Private Social Media and False Knowledge
Private social media such as WhatsApp and Facebook Groups are increasingly being criticized for contributing to the propagation of false knowledge within communities. This is happening in communities around the world—impacting elections, ethnic conflict, measles outbreaks, and much more.
To be clear, false knowledge has existed since the beginning of civilization. What's new is the speed of diffusion of false knowledge due to technology such as search and social media.
Its mechanism for action seems to be to draw on a cognitive System 1 reaction, initially in the person who discovers something via search or social that “just feels so true” and shares it, then in the next person who lends support to it, and so on. It bypasses the cognitive System 2 abilities that might be available to each of those individuals or to the community as a whole—say, in deep expertise that might exist on a topic.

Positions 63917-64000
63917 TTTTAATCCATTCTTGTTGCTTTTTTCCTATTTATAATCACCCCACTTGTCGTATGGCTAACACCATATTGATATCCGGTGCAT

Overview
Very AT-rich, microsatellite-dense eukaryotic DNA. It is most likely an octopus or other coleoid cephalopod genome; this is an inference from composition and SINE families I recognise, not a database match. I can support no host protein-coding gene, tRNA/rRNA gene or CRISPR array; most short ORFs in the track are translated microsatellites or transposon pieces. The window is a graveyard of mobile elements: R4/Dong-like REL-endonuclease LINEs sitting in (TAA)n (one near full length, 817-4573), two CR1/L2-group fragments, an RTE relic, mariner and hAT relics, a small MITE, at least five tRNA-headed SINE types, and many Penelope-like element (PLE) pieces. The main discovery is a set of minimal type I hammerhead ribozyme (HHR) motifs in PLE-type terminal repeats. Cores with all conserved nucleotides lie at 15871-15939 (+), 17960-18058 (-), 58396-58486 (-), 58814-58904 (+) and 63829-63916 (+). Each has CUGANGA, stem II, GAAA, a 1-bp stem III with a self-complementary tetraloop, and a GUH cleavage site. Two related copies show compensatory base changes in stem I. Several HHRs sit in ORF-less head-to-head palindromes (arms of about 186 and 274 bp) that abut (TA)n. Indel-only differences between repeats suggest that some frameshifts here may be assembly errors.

On a much smaller scale, this can happen within professional communities and companies with private social media like Slack. For example, we each have experienced the propagation of false knowledge in areas in which we have deeper expertise. And we may have accidentally contributed to it where we have lesser expertise. This knowledge could be about the customer, technology, internal policies, or some other function.
As a company grows, the experts on a topic finally run out of time and energy to correct false knowledge before it spreads on company social media. How do companies solve this problem as they scale?
Anecdotally, a couple of simple practices that seem to help:
- Having most channels limited to project teams in real life, i.e., communication that would naturally occur sitting together to achieve a specific goal.
- Having a few organization-wide channels for celebrating wins as a community, sharing life experiences, etc., rather than for diffusion of nuanced expertise or for making choices.
Editor's Note: This post was originally published on LinkedIn.